Always wondered how much better or worse storing heightfields was than storing the normalmap. Got any comments on that, Jason? Pluses, = minuses, etc? TomF. Original Message From: gdalgorithmslistadmin@... [mailto:gdalgorithmslistadmin@...] On Behalf Of = Jason Mitchell Sent: 18 January 2005 10:39 To: 'gdalgorithmslist@...' Subject: RE: [Algorithms] Regular grid's vertex normals The Sobel filter can be used to compute the gradient of a height = field with respect to x and y, which one generally assumes to be perpendicular = to the normal. Hence, their cross product is the normal you're after. = Below is an HLSL function I use to compute a normal map from a height map on = the GPU: // Run sobel filters over height map to compute normals=20 float4 ps_compute_normals( float2 Tex : TEXCOORD0 ) : COLOR0=20 {=20 // This epsilon is a function of the size of the=20 // texture and should be set properly by app=20 float e =3D g_fTexelSize;=20 // Damping factor=20 float fDamp =3D 0.4f;=20 // Take all eight taps=20 float tl =3D fDamp * abs(tex2D (aSamp, Tex + float2(e, e))); // = top left=20 float l =3D fDamp * abs(tex2D (aSamp, Tex + float2(e, 0))); // = left=20 float bl =3D fDamp * abs(tex2D (aSamp, Tex + float2(e, e))); // = bottom left=20 float t =3D fDamp * abs(tex2D (aSamp, Tex + float2( 0, e))); // = top=20 float b =3D fDamp * abs(tex2D (aSamp, Tex + float2( 0, e))); // = bottom=20 float tr =3D fDamp * abs(tex2D (aSamp, Tex + float2( e, e))); // = top right=20 float r =3D fDamp * abs(tex2D (aSamp, Tex + float2( e, 0))); // = right=20 float br =3D fDamp * abs(tex2D (aSamp, Tex + float2( e, e))); // = bottom right=20 // Compute dx using Sobel:=20 //=20 // 1 0 1=20 // 2 0 2=20 // 1 0 1=20 float dX =3D tl  2.0f*l  bl + tr + 2.0f*r + br;=20 // Compute dy using Sobel:=20 //=20 // 1 2 1=20 // 0 0 0=20 // 1 2 1=20 float dY =3D tl  2.0f*t  tr + bl + 2.0f*b + br;=20 // Compute crossproduct and renormalize (flip dX for correct = handedness) float4 N =3D float4(normalize(float3(dX, dY, 1)), 1.0f);=20 // Bias signed values from 1..1 to 0..1 range=20 return N * 0.5f + 0.5f;=20 }=20 Original Message=20 From: Drizzt [mailto:drizzt.du@...]=20 Sent: Tuesday, January 18, 2005 3:29 AM=20 To: GDAlgorithmslist@...=20 Subject: [Algorithms] Regular grid's vertex normals=20 Hi all.=20 While looking around on the net, I've found a few messages here and = there referring to a way to fast compute normals over a regular triangle grid, something connected to the name "Sobel". Problem is that I've not been = able to find something about it...someone has a link or something? Thx!=20 =20 Il sole ruba i sogni=20 =20 The SF.Net email is sponsored by: Beat the postholiday blues Get a FREE limited edition SourceForge.net tshirt from ThinkGeek. It's fun and = FREE  well, almost....http://www.thinkgeek.com/sfshirt _______________________________________________=20 GDAlgorithmslist mailing list GDAlgorithmslist@...=20 https://lists.sourceforge.net/lists/listinfo/gdalgorithmslist=20 Archives: http://sourceforge.net/mailarchive/forum.php?forum_id=3D6188=20 
From: PeterPike Sloan <ppsloan@wi...>  20050119 03:01:16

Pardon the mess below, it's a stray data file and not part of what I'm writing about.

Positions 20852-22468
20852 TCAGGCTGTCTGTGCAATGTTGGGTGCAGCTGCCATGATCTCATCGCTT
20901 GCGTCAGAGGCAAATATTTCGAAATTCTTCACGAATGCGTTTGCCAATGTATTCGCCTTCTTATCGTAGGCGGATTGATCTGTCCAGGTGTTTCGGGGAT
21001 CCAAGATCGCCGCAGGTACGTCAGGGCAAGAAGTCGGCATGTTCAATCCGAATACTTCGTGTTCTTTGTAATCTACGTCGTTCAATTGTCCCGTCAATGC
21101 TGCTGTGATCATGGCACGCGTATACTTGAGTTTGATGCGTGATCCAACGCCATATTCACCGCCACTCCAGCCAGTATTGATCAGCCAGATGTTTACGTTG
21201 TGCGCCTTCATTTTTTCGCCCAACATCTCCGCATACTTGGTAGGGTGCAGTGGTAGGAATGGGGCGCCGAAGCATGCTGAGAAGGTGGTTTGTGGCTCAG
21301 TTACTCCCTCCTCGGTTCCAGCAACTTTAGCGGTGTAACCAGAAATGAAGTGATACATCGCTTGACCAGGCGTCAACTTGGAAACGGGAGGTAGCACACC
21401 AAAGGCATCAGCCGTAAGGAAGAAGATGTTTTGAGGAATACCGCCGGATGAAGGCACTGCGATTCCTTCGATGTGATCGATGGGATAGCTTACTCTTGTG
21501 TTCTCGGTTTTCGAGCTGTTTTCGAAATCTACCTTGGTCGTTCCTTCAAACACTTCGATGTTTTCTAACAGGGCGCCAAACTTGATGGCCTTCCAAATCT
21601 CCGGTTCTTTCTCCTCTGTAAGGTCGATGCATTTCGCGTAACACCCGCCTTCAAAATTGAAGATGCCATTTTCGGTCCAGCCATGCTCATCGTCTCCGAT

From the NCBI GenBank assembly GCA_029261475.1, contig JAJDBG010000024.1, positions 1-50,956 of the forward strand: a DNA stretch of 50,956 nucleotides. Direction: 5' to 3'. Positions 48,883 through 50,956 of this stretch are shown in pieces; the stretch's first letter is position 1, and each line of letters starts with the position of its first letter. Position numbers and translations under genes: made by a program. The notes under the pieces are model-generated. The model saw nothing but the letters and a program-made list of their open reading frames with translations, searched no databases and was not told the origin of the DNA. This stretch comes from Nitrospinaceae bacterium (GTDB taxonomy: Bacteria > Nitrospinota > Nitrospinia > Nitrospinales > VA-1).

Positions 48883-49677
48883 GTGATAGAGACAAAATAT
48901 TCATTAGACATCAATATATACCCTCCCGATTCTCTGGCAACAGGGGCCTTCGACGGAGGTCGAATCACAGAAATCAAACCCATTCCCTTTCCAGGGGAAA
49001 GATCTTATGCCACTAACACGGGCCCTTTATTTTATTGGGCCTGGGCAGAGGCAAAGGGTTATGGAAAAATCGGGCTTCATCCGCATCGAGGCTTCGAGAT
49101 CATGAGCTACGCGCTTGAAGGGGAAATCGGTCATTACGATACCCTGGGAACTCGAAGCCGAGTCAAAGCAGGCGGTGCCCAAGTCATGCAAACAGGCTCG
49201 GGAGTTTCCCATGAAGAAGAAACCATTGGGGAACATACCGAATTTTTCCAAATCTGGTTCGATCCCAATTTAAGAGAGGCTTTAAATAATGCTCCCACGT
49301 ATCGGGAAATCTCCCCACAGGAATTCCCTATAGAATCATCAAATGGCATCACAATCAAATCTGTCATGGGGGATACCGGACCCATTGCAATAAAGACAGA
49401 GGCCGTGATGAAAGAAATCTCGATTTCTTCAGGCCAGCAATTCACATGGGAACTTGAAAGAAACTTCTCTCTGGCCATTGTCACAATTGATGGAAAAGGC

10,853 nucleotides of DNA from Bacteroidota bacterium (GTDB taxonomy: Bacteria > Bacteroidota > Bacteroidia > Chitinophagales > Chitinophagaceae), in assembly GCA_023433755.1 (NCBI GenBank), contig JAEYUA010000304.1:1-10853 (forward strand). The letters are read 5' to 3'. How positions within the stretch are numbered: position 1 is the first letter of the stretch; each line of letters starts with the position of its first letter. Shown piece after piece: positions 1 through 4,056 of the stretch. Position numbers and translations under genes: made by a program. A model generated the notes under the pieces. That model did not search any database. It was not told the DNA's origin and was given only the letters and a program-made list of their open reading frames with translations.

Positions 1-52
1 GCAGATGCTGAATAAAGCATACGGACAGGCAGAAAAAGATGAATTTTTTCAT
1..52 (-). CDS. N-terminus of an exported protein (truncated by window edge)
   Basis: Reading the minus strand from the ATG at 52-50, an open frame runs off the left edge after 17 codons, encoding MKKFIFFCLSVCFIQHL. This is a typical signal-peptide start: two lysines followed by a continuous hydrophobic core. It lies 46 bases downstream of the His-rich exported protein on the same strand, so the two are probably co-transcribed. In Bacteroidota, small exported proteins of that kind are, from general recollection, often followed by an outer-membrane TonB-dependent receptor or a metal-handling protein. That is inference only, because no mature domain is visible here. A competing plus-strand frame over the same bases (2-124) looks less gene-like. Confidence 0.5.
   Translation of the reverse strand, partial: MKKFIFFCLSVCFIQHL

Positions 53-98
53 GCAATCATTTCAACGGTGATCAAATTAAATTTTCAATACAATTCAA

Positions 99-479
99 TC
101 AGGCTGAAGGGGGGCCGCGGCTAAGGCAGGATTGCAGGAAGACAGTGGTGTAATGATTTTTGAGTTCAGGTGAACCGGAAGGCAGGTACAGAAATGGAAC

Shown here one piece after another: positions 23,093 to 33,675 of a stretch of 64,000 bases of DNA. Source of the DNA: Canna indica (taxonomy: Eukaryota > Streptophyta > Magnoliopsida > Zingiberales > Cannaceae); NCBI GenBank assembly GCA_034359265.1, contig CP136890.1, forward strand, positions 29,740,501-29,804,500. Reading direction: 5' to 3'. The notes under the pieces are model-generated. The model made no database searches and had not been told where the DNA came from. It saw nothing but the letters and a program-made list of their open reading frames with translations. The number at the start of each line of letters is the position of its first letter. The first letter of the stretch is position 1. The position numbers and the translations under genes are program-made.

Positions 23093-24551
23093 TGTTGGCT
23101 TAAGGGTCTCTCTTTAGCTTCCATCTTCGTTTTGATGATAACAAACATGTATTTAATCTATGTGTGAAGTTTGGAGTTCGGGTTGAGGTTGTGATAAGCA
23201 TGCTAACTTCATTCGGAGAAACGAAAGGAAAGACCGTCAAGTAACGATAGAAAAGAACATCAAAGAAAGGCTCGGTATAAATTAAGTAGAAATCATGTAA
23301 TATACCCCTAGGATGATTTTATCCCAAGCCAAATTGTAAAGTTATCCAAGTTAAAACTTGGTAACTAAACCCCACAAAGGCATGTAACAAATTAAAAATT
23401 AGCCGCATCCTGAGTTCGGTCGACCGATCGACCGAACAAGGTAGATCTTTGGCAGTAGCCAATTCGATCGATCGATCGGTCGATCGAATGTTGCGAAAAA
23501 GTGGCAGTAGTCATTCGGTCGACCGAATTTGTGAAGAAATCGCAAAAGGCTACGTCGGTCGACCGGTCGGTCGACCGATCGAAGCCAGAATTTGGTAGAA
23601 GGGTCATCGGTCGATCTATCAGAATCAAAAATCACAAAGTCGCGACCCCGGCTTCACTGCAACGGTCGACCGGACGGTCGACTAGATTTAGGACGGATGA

Any reflectance function should clamp things like you mention below  a = lot of times the BRDF is treated independently which doesn't have the = NdotL term. They also might only be invoking the reflection model when = NdotL is positive... PeterPike Sloan Original Message From: gdalgorithmslistadmin@... = [mailto:gdalgorithmslistadmin@...] On Behalf Of Igor = Kravtchenko Sent: Tuesday, January 18, 2005 3:16 PM To: gdalgorithmslist@... Subject: [Algorithms] Oren Nayar lighting Hi, I'm currently implementing a Oren Nayar lighting model and I'm = encountering a problem with the original equation. I recall the formula: i =3D base_color * NdotL * [A + B * max(0, cos(trti) * sin(a) * tan(b)] And my problem is about that tan(b). b is either the angle between light and normal or the angle between view = and normal. It's just the smallest of both. For faces that have their normal almost parallel with the view plane it = happens this angle (which is then ~90=B0) is lesser than the angle = between the light and the normal. In such case, since we take the = minimum angle we make a tan(b) with b ~=3D 90=B0. That gives a huge = result that tends to infinity and causes the color to be totally = saturated. In other words, all the meshes are saturated for faces which = tend to be perpendicular to the view plane. The trick I've found is to modulate the result with max(0, NdotL) = instead of NdotL. Indeed if the angle between light and normal is so big that is greater = than 90=B0, the face backfaces the light and we cancel the big tan(b) = result by 0. It seems to solve the problem. However I had a look at 2 implementations. http://www.gamasutra.com/features/20030514/fosner_03.shtml and the one used in RenderMan: http://groups.google.fr/groups?hl=3Dfr&lr=3D&threadm=3D3B090E86.6241AB67%= 40holypixel.com&rnum=3D2&prev=3D/groups%3Fq%3Doren%2Bnayar%2Bshader%26hl%= 3Dfr%26lr%3D%26selm%3D3B090E86.6241AB67%2540holypixel.com%26rnum%3D2 and none of them seem to perform that operation. Am I missing something fundamental here? Also I would be interested to heard about people who implemented an Oren = Nayar lighting model. My implementation uses v/f program and seems coherent. We can reproduce = pretty easily the famous "moon effect" or velvet rendering. However by = comparing with a render made under 3DS MAX, it's not totally the same = thing. MAX seems to have a less soft "intensity range" (I could show better by taking some screenshots). Are yours have identical rendering than MAX? Any hint or remark would be greatly appreciated, Igor.  The SF.Net email is sponsored by: Beat the postholiday blues Get a FREE = limited edition SourceForge.net tshirt from ThinkGeek. It's fun and FREE  well, almost....http://www.thinkgeek.com/sfshirt _______________________________________________ GDAlgorithmslist mailing list GDAlgorithmslist@... https://lists.sourceforge.net/lists/listinfo/gdalgorithmslist Archives: http://sourceforge.net/mailarchive/forum.php?forum_id=3D6188